Articles Under: Adult Faith Formation

Advertisment for Franciscan University's new online Associate Degrees in Philosophy and Theology, as well as its online Masters of Arts programs in Catechetics & Evangelization, and Theology & Christian Ministry. To learn more click here.Read more
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In her book Forming Intentional Disciples, Sherry Weddell remarks that “Pew researchers found that attending CCD, youth groups and even Catholic high schools made little or no difference in whether or not an American Catholic teen ended up staying Catholic, becoming Protestant or leaving to become unaffiliated. The best predictor of adult attendance at religious service is strong adult faith.” [i] Without detracting from our efforts with children, the Catholic Church has always intended that adult faith formation receive priority in parish life. Pope St. John Paul II remarks in Catechesi Tradendae (43) that adult catechesis is “the principal form... Read more
“Were our hearts not burning within us while he spoke to us on the way and opened the scriptures to us?” (Lk 24:32) These are the words the two disciples of Emmaus use to report their encounter with the risen Christ. In a similar way, it is not at all uncommon—rather, it is to be expected—that those who have recently encountered Christ have a noticeable interest in Holy Scripture. Accordingly, catechists have the indispensable task of helping these new disciples to approach the Scripture with the mind of the Church, imparting to them the tools they need for an authentic... Read more
/*--> */ Over the next few issues of The Catechetical Review, I will be presenting three articles on the role of the catechist: from the perspectives of a parent, a teacher in a Catholic school, and a parish volunteer. I have fulfilled all of these roles myself, but may I say at the outset that none of them has been as personally important to me as the one conferred by the vocation of marriage—that of husband and father, with responsibility for my family. This is where I will begin. In 1981, Pope John Paul II issued Familiaris Consortio . I... Read more
This is a paid advertisement in the April-June 2017 issue. Advertisements should not be viewed as endorsements from the publisher. To find out more about FORMED, go to or call 1-844-367-6331 (Mon-Fri 8am to 5pm Mountain Time) .Read more
Be imitators of me, as I am of Christ. 1 Cor 11:1 When I entered the Catholic Church, I lost my “job” of 13 years as a Pentecostal pastor and had to look for other employment. The only available interview was at a Nissan dealership. In the interview, the General Sales Manager (GSM) said they were short staffed and I could have the job if I was willing to train myself by making use of their training videos. I was desperate for a job and said yes! I had no idea what I was in for. I eagerly arrived for... Read more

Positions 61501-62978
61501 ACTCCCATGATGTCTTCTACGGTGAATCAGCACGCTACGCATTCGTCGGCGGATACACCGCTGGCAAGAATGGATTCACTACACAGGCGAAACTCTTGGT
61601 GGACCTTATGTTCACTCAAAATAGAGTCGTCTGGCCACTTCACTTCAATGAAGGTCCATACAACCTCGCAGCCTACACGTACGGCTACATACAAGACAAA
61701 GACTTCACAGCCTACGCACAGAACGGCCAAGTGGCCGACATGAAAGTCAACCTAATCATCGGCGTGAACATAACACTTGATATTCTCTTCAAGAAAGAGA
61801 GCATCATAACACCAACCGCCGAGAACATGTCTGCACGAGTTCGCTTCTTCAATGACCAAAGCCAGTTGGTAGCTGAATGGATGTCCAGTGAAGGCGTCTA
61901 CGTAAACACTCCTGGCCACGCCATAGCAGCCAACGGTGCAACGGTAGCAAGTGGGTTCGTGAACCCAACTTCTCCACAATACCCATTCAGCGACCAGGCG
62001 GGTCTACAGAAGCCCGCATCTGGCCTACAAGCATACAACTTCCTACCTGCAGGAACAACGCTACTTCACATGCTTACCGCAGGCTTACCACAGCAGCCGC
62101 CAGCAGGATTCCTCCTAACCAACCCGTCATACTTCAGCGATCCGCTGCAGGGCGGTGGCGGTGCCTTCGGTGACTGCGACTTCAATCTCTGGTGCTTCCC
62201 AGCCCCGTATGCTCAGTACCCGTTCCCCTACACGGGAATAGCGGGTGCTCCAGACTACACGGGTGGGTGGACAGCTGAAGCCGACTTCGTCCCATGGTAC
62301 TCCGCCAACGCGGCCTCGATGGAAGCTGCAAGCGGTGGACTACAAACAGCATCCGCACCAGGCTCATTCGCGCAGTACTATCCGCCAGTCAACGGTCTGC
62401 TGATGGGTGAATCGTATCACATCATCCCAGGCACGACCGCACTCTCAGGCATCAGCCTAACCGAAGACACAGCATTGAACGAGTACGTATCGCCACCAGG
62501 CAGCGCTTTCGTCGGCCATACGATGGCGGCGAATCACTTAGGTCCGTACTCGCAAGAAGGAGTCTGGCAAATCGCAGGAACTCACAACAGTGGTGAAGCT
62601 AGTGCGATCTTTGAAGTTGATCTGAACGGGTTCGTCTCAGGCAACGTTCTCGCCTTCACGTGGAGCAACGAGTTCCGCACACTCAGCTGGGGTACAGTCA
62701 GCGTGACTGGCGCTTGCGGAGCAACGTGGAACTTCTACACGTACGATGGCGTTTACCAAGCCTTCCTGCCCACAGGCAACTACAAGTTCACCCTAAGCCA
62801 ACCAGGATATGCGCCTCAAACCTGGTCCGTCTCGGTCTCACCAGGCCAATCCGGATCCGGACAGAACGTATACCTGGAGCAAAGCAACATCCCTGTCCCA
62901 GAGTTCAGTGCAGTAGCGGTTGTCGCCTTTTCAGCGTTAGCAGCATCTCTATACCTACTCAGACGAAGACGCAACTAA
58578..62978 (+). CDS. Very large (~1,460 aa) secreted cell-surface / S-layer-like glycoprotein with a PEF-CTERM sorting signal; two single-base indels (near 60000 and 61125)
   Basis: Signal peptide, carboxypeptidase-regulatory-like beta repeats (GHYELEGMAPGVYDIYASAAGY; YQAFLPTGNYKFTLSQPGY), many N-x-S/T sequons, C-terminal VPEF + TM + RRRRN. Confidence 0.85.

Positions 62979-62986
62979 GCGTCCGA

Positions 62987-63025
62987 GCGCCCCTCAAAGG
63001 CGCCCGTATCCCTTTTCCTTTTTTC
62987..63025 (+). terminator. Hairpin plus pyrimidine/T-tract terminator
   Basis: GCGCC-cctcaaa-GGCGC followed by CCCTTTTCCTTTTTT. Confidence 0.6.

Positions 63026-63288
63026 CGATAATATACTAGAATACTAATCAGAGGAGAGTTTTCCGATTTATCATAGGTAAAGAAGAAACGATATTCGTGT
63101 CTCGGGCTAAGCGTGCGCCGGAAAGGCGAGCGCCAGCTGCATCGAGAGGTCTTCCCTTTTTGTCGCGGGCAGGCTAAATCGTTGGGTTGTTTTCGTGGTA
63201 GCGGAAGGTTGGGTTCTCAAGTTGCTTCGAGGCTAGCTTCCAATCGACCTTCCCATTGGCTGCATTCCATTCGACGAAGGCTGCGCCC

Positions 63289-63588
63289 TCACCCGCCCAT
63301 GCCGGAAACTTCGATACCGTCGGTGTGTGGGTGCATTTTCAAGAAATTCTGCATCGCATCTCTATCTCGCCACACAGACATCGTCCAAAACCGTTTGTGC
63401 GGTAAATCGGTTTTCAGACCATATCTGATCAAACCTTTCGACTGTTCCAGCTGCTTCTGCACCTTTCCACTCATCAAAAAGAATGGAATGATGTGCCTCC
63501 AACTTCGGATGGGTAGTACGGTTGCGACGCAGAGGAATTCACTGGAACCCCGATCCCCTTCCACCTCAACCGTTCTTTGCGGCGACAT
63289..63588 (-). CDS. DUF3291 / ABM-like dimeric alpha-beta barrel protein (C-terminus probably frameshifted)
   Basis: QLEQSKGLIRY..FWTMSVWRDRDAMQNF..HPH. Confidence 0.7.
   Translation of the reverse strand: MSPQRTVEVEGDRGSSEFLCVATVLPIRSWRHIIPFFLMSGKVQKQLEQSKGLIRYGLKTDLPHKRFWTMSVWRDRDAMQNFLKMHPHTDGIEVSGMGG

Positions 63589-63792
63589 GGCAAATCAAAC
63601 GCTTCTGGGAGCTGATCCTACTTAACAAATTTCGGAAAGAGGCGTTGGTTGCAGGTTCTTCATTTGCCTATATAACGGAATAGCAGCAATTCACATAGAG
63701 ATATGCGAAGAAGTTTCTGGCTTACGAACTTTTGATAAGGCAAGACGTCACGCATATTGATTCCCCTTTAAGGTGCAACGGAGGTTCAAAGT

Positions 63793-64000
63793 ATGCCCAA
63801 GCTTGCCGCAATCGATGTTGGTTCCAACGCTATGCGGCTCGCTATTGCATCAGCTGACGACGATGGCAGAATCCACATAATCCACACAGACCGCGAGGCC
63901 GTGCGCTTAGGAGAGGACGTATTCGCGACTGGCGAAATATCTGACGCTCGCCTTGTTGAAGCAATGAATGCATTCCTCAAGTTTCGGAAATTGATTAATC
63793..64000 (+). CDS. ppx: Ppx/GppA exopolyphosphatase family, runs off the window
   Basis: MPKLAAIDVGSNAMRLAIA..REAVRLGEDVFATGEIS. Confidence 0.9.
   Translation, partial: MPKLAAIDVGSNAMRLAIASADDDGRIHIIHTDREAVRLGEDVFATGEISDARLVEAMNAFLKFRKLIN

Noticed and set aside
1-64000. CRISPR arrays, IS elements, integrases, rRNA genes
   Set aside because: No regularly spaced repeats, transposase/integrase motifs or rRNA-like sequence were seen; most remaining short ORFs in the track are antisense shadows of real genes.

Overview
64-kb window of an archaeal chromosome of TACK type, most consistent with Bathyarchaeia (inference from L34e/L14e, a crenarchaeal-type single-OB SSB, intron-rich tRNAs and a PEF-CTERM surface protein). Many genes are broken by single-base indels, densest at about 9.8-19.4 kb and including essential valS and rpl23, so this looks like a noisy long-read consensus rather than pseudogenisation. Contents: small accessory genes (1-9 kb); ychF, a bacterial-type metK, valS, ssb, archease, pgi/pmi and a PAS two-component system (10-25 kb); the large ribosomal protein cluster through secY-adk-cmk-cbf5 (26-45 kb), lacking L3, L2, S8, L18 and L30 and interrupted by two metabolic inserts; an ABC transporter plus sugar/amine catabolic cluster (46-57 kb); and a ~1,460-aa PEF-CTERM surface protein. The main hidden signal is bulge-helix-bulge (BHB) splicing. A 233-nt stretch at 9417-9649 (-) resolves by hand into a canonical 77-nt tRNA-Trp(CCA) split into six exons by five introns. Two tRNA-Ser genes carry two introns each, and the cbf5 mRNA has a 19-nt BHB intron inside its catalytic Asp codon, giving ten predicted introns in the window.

One of the major temptations of being a leader in the RCIA process is to overlook the significance and power of the Period of Purification and Enlightenment. It is such a busy time in the process—organizing the scrutinies, working on all of the planning for the Easter Vigil, and just working through the exhaustion that comes after journeying through a long process. But it is important for us to remember that this period is one that is filled with great grace and great opportunity for the elect to grow significantly in their relationship with Christ. A Major Catechetical Shift One... Read more
During the Jubilee Year of Mercy, Pope Francis gave us much to think about, pray about, and work on. He also gave us an opportunity to gain a special plenary indulgence, by passing through a designated Holy Door and performing certain holy acts with devotion. What a great grace! In order to teach about indulgences, we need to be able to explain them, which can be challenging. The Catechism defines an indulgence as: “The remission before God of the temporal punishment due to sin whose guilt has already been forgiven” (Glossary). However, this answer begs a further question: “What is... Read more
Introduction The Church has been entrusted with the fullness of the truth, God’s final self-revelation in Jesus Christ, who is the “image of the invisible Father” and in whose image each human person is created. Because we know Jesus Christ, we can see and understand the truth about man. For this reason, the Catholic Church has the only adequate anthropology, meaning that she possesses a true and complete understanding of the human person. To an increasingly secular culture this sounds like anti-cultural blasphemy. Why? To answer that question, let’s look at the radically different ideas about reality from which our... Read more